All the President’s Men (États-Unis, 1976), un film de Alan J. Pakula avec Dustin Hoffman, Robert Redford et Jack Warden. Durée : 2h18. Reprise France : 19 octobre 2016. Produit par Warner Bros et distribué par Ciné Sorbonne.
Splendide performance de Dustin Hoffman et Robert Redford, pour un film très documenté et qui tout du long se concentre sur le duo improbable que forment les deux journalistes à l’origine du Watergate, sur leur obstination et leur fidélité au métier – on comprend qu’il ait fait naître des vocations. Le film est un chef d’oeuvre de tension alors qu’il ne cède rien au sensationnel : l’essentiel se déroule dans la newsroom du Washington Post et dans des échanges avec différentes personnalités susceptibles de devenir des sources (agents du FBI, membres du comité de la campagne républicaine, et bien sûr Deep Throat que l’on n’aperçoit jamais que dans l’ombre d’un parking). Un article écrit par un assistant du réalisateur revient sur la manière dont les bureaux du journal ont été méticuleusement reconstitués :
Pakula brought the best of the old school sensibility to the project. He pulled Redford away from his idea of copying the reality of a certain kind of documentary. This could never be a documentary, he said, and even if it could nobody’d want to watch it. Hollywood has made an art of elevating the mundane. That’s what movie stars do for a living, make the everyday transcendent. Grab what you’ve got. Don’t dye your hair. Use being Robert Redford. Watergate was an epochal moment for America. Let’s feel its importance in every frame. Yes, the audience had to believe. But it also had to be transported. That was Hollywood’s art form.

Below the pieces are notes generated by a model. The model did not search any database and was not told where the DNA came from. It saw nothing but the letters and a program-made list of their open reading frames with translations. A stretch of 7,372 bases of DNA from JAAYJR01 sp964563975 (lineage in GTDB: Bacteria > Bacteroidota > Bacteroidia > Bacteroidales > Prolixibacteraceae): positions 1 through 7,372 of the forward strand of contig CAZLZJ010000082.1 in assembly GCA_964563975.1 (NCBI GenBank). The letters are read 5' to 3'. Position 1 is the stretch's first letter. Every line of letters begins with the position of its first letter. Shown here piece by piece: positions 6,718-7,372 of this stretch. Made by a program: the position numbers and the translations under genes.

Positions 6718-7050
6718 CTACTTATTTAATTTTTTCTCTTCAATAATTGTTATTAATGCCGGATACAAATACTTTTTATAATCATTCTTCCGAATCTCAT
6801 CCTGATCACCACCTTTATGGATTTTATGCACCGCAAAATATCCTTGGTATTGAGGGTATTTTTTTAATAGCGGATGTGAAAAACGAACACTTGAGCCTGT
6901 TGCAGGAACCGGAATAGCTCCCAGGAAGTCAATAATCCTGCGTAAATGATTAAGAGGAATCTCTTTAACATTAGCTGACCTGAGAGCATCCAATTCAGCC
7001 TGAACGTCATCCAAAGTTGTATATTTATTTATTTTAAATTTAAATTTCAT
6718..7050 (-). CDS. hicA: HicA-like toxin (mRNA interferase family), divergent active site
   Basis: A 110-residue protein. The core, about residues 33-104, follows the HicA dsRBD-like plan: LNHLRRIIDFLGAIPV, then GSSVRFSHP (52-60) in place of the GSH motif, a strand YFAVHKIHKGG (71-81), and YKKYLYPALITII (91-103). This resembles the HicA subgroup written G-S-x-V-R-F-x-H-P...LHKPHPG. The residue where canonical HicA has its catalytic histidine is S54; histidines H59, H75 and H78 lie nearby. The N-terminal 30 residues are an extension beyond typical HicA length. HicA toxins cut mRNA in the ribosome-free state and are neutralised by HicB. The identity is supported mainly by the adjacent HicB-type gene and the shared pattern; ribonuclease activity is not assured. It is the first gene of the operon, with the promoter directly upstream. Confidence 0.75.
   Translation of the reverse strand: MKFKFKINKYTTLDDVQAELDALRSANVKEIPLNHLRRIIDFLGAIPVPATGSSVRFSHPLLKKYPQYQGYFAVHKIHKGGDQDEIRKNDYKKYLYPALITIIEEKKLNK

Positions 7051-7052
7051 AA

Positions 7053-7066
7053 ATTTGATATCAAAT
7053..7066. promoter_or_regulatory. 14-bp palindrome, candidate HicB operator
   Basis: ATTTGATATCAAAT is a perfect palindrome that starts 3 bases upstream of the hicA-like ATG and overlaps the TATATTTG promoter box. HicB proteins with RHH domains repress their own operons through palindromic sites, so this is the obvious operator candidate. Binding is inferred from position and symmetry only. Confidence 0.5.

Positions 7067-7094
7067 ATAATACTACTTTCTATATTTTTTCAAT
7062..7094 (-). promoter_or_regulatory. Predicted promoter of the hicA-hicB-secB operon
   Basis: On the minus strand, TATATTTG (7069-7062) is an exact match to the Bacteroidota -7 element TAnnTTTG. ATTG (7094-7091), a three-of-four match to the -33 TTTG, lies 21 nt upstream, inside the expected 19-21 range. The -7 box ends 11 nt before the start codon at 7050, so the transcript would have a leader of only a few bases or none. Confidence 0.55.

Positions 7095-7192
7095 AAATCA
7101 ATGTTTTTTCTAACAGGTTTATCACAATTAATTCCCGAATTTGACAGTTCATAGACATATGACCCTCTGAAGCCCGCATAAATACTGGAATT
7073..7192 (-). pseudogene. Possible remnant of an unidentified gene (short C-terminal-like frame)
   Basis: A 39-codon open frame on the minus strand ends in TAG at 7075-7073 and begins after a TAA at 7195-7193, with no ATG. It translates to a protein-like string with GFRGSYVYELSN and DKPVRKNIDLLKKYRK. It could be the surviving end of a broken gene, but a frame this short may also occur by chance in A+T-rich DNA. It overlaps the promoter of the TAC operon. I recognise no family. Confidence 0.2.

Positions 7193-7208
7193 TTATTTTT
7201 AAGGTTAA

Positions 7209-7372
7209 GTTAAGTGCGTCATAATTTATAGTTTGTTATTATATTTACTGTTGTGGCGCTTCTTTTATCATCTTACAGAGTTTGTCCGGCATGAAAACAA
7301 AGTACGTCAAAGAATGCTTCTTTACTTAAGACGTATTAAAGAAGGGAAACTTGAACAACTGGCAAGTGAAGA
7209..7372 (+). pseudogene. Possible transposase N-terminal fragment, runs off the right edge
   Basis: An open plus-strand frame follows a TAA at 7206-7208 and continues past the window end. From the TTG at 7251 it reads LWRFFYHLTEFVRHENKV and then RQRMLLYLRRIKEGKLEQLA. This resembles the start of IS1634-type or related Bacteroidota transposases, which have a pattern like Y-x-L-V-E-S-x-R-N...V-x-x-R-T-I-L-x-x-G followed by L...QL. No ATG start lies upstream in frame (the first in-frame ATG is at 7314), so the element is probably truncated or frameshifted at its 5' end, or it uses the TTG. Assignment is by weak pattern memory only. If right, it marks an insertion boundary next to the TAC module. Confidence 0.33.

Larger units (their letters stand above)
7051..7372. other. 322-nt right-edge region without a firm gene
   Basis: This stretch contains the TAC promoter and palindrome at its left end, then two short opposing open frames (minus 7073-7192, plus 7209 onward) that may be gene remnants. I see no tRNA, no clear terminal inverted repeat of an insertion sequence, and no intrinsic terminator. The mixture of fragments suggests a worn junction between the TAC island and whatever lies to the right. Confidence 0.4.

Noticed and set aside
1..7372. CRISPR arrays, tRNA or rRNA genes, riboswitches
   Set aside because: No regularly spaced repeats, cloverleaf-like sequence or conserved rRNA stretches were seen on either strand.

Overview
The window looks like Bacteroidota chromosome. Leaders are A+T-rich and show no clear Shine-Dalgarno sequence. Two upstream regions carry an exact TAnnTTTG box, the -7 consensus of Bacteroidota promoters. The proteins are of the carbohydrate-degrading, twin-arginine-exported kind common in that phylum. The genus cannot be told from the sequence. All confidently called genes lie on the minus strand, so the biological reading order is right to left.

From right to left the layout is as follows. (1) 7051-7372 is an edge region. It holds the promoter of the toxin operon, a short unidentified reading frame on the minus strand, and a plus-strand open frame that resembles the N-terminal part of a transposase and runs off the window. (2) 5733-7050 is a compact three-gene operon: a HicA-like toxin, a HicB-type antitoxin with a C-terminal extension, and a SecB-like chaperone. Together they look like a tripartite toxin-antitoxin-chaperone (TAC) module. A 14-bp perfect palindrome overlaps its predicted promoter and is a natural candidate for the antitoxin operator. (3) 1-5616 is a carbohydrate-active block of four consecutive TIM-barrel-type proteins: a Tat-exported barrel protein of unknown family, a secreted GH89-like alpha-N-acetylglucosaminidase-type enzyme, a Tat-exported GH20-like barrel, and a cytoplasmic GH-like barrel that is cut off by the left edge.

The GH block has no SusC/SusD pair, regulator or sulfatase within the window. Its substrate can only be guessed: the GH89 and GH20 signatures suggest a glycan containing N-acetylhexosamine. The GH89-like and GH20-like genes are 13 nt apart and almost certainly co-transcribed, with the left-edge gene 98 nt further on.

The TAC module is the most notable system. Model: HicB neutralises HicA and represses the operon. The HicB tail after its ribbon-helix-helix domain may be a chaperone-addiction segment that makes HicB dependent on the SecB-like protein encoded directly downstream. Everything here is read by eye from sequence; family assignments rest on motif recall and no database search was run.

But first they had to believe. How do you convince them? Using the exact shade of institutional orange for the desks in the newsroom actually makes a difference. The actor believes in the film’s reality that little bit more. The viewer relaxes his guard. Pakula and Redford decided to capture the football field–sized newsroom in precise detail. We built its duplicate on a Warner Bros. soundstage, decorated with trash transported from the real one in Washington. The press made much of this.
Our designer George Jenkins was a courtly gentleman who’d done Pakula’s other pictures and been an art director since The Best Years of Our Lives in 1946. But this film required a new sort of look, a literal reality. We had desks for 160 journalists (the actual pressroom held 180), and Jenkins wanted each workplace to reflect the personality of a specific reporter. He could count on George Gaines, the set decorator, to come up with 20 or 30 reporter personalities, but then he’d start repeating himself. It would feel phony. So Jenkins had a simple solution. He took a picture of every desktop in the Postnewsroom. He printed them 8×10, stuck each one in the top drawer of its Burbank counterpart, and told Gaines to recreate it.
L’article revient aussi sur un des très bons passages du film, quand Redford essaye de comprendre au téléphone qui est la personne dont le nom figure sur les comptes ayant payé l’opération au Watergate. Le plan est splendide, il dure 6 minutes et se resserre progressivement sur le visage de Redford.